Timing can often be extremely fortuitous. Yesterday marked the official release of Postgres 9.6![caption id="attachment_1286" align="aligncenter" width="600"] Yaaaaayy…[/caption]
When it comes to putting Postgres through its paces, we often turn to benchmarks to absolutely bury it under a torrent of oppressive activity. It’s a great way to obtain maximum performance metrics and also observe how Postgres reacts and breaks down under such pressure. But these kinds of tests aren’t really practical, are they? After all, many such simulated workloads are nothing but bragging rights measured against previous Postgres releases, or for hardware comparisons. But while functionality beyond defaults is often overlooked, tools like
pgbench are actually critical to the development process.
There seem to be quite a few popular Postgres conferences peppering the globe these days. This year, Simon Riggs of 2ndQuadrant gave the sponsored keynote at Postgres Open. I’m not entirely sure it was intentional since it wasn’t the title of his presentation, but he uttered the words “working together to make Postgres better for everyone” at one point. The phrase “Working Together” really stood out, because that’s a significant part of what makes Postgres so great. It resonated acutely with the impetus behind the [intlink id='pgcon-2014-unconference-a-community']Unconference track[/intlink] that remains a regular fixture at PGCon.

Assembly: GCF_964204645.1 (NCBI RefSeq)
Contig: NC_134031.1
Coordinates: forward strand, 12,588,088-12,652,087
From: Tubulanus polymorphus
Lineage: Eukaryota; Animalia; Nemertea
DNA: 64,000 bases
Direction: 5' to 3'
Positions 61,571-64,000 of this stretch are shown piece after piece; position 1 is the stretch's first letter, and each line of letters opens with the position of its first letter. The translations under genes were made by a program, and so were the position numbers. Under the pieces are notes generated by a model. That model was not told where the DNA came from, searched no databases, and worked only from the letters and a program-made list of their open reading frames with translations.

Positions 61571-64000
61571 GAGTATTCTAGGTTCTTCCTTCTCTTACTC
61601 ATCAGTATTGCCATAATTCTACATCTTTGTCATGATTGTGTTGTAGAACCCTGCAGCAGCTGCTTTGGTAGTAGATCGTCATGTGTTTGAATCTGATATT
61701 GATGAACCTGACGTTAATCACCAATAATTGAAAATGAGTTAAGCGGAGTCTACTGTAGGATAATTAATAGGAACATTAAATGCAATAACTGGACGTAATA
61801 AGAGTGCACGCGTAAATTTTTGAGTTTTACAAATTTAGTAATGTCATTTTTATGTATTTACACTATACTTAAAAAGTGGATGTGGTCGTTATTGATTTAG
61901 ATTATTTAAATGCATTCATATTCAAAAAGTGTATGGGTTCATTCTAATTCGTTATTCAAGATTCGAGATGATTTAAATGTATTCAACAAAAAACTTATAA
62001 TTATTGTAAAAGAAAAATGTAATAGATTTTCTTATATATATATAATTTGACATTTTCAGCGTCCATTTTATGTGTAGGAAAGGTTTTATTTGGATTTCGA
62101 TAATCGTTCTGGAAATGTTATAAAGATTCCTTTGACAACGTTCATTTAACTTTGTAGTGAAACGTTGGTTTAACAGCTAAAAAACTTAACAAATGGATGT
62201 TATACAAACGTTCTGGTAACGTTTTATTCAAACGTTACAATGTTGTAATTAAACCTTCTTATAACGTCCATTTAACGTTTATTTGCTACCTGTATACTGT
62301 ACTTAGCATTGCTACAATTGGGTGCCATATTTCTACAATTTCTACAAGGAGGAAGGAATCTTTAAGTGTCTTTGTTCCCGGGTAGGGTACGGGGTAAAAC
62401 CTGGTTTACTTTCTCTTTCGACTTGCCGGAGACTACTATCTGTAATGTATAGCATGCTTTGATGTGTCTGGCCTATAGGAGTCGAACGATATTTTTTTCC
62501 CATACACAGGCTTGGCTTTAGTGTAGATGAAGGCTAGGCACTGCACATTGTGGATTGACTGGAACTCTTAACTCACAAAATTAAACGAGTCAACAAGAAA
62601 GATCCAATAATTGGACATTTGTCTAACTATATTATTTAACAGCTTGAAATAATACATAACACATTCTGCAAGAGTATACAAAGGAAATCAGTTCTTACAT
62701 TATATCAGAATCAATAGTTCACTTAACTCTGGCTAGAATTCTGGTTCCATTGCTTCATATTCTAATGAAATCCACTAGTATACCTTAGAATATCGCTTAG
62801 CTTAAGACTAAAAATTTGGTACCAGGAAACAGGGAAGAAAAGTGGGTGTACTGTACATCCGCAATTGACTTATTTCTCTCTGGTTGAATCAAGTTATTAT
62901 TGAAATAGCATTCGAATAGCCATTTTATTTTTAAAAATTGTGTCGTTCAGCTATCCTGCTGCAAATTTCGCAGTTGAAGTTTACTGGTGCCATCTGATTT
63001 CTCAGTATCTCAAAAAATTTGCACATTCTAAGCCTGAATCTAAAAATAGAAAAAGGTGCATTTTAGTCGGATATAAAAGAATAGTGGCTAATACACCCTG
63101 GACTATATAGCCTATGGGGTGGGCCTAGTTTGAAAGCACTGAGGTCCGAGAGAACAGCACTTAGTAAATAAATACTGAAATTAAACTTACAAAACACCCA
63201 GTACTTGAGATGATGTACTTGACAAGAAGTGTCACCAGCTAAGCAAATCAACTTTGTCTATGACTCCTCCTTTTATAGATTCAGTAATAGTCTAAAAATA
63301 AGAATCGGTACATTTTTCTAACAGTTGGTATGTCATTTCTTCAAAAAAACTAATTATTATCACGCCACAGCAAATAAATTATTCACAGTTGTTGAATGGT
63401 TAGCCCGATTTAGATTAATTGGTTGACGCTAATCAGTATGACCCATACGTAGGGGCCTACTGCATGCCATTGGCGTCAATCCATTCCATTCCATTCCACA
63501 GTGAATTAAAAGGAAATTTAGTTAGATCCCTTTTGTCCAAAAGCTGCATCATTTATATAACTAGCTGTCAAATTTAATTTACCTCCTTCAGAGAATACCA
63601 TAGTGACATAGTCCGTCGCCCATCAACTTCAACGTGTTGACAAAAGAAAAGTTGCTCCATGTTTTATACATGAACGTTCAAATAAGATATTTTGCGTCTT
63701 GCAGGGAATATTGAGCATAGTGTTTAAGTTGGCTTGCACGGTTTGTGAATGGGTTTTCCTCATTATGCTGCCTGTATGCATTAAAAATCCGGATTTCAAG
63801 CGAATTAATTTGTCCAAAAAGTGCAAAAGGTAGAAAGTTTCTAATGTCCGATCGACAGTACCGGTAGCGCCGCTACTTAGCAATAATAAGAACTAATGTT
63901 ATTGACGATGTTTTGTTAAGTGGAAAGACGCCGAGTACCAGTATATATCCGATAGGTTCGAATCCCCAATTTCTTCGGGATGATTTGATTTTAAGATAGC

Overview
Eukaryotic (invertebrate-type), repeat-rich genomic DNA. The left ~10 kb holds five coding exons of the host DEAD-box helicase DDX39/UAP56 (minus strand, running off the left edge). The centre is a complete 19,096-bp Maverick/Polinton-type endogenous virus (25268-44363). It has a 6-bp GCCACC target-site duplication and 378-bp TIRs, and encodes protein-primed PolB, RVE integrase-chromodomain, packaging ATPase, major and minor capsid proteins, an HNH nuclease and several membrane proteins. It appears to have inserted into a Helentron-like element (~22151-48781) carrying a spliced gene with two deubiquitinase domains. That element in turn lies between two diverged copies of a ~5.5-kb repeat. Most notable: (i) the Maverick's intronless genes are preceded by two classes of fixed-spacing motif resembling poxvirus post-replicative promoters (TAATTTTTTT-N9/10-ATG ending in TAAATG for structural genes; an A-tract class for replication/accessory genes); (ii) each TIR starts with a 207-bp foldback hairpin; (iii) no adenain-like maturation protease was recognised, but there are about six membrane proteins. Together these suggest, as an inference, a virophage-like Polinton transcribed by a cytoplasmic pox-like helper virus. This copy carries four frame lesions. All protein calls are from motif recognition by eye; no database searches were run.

Say hi to Princess Kittybutt. She’ll be our mascot (and subject) for today. We’ll get to her in a minute.
When the only tool you have is a hammer, everything becomes a nail, right? With Postgres becoming more of an environment than simply a database engine, this colloquialism is starting to resemble reality. Of course, that’s not necessarily a bad thing! As Postgres accumulates copious and varied extensions, its role as an adaptive middleware solidifies. When Postgres can do something for itself, the need for sprawling harnesses of support scripts steadily decreases.
It’s no surprise Postgres does more than merely store data; you can’t do everything with SQL. Often, it’s often more beneficial to process data locally without transmitting it to a client interface. Local manipulation can save hours in network traffic alone, let alone client-side allocation and per-row processing. Databases like Postgres are specifically for bulk data operations, so why not take advantage?